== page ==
town. Feeling that the situation was a critical one, and determining to resist to the last any attack which should be made and, thinking the fort the better point for resistance, I ordered Colonel Keenon to summon the remainder of his regiment and occupy the fort, with instructions to all detachments who were defending the entrances to the town to fall back upon that point, in case they could not hold their positions. I inspected the fort, and found the ordnance and stores in good condition, but no regular artillery force to man the guns. I then directed Colonel Keenon to furnish Sergeant Johnson, of the Second Maryland infantry, with a force from his command to work the cannon, which being done, I commenced, in order to strengthen the position, the construction of two redoubts, with a line of rifle-pits to protect them, immediately in the rear of the fort-impressing for this purpose about seventy-five negro men. This work, however, the enemy did not allow me to complete, as will be shown hereafter. After this disposition of the force, I rode to your headquarters to report, and while there received information that the enemy were advancing toward town, upon the Lexington pike, with a force estimated at two hnndred. I immediately ordered Lieutenant Denton, of the scouts, to take thirty men and ascertain the truth of this report. A few moments after the detachment started, I determined to go myself and find out the exact state of the case, as I apprehended great danger from that direction. I asked you to accompany me, which you did; and advancing up the road as far as the cemetery gate, we met the detachment returning, who reported the enemy advancing in large force. We then rallied the detachment, and dismounting a portion of them, sent them with a few infantry pickets, to the old railroad cut on the left, to drive back the force said to be advancing in that direction. In the meantime you had taken six men and started for the Owenton pike, with the intention of cutting off the force supposed to be in the old railroad cut. I started with the few remaining of the detachment of cavalry toward the tollgate, and arriving at the old depot on the hill, saw a squad of about twenty rebel cavalry moving on my left flank in direction of the fort. A squad of four men were seen approaching my right from the direction of Mr. Ambrose Dudley's house. Six men and a sergeant were despatched back, down the pike, to the road leading from Mr. Thomas S. Page's farm, to intercept the squad, but they did not attempt to approach the pike. While watching the movements of the enemy on my left, the firing commenced at the fort, and looking in that direction, I could plainly see the enemy's sharpshooters ascending the knoll in front of the partially-constructed redoubts, in which cannon had been placed. I watched the engagement with feelings never before experienced — knowing that if the fort was taken, the city was doomed. The enemy was doubtless aware of the force defending the fort, from the manner of assault, and desperation with which it was made. At this juncture, you, with the six men with you, had attempted to ascend the Eastern slope of the hill and reach the fort; but being intercepted by the rapid approach of the enemy, and a long line of abatis in your front, the cavalry were compelled to deploy around the brow of the hill to the left while you dauntlessly pushed your way through the abatis, being closely pursued and fired upon almost to the very gate on the western end of the fort. Your timely and safe arrival inspired the men with fresh courage and determination, and largely contributed to their success. The artillerists in charge of the guns at the redoubts alluded to, having no force whatever to support them, after firing one or two rounds, abandoned their position, and the enemy became so elated and emboldened as to press quickly forward across the intervening space toward the fort, making a fierce and daring assault. The result was a severe and quick repulse; every man in the walls standing to his post, and the assailants, meeting with such a steady fire and heroic resistance, retired as hastily as they came. The fighting was renewed at intervals for two hours, when the enemy retired, burning the barracks, situated near the Owenton pike. The casualties of the assault were two wounded--Major T. J. Hutchinson, and private John Coleman of Thirty-sixth regiment of militia. Neither of the wounds are mortal; and both will soon recover. While you were thus superintending matters at the fort, I remained on the Lexington pike with my squad of cavalry, determined, if possible, to hold in check any attacking force sufficiently long for the citizens to reach the fort, but, as it was growing dark and the gunners could not see sufficiently plainly, they mistook us for the enemy, opening fire upon us, and landed a couple of shells uncomfortably near. I then withdrew with my men to the arsenal, and, after giving them instructions, joined you at the fort. At midnight thirty men were selected, and dividing into two squads, placing one in charge of Captain Thomas Buford, I went out with the view of ascertaining the fate of the guns in the redoubts, and proceeding cautiously, we found them entirely unmolested in their places, and brought them into the fort. Owing to the vigorous fire the enemy received, and the decided repulse, they retired so hastily as not to even take time to spike them. Thus ended the conflict of Friday, the tenth. Knowing that the attack would be renewed about daylight, if at all, every preparation was made for it; but daylight came and the old flag waved over us still. On Saturday morning, as early as five o'clock, the enemy was discovered on the south side of the river, and at six o'clock a flag of truce was seen to approach the wooden bridge. The bearers were met on the other side by Lieutenant Armer and Mr. W. A. Gaines, volunteer Aides-de-Camp,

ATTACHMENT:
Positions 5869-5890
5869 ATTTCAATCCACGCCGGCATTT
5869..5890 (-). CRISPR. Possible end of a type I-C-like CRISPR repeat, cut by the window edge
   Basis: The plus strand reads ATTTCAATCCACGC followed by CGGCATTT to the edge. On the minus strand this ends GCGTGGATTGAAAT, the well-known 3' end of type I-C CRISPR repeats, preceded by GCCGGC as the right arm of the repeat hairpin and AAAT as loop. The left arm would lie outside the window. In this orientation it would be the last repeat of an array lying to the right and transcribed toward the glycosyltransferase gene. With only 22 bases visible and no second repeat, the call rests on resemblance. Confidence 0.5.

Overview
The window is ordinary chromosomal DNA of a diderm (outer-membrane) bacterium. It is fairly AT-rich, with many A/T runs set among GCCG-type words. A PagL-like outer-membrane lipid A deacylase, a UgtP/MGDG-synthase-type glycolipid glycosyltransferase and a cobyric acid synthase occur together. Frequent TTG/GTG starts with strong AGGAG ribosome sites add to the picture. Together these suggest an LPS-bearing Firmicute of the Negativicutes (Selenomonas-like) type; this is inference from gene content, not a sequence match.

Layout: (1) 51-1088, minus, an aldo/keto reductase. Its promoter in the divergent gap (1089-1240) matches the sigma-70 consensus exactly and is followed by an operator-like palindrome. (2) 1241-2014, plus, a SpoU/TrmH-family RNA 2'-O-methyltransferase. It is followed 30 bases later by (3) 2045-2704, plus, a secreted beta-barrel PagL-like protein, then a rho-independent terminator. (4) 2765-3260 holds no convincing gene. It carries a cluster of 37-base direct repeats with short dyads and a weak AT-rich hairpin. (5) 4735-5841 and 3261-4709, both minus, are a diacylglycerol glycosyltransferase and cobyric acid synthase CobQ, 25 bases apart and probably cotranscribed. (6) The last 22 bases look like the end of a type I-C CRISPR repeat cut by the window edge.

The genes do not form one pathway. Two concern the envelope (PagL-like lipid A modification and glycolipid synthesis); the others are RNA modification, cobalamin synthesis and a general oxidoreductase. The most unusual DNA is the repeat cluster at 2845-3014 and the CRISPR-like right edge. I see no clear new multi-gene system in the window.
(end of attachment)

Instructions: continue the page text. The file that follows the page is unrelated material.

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Table of Contents:
Doc . 16 . operations in Tennessee .
Doc . 19 . the siege of Suffolk, Virginia .
Doc . 36 . General Rousseau 's expedition.
Doc . 59 . battles of Spottsylvania , Va: battle of Sunday , May 8 , 1864 .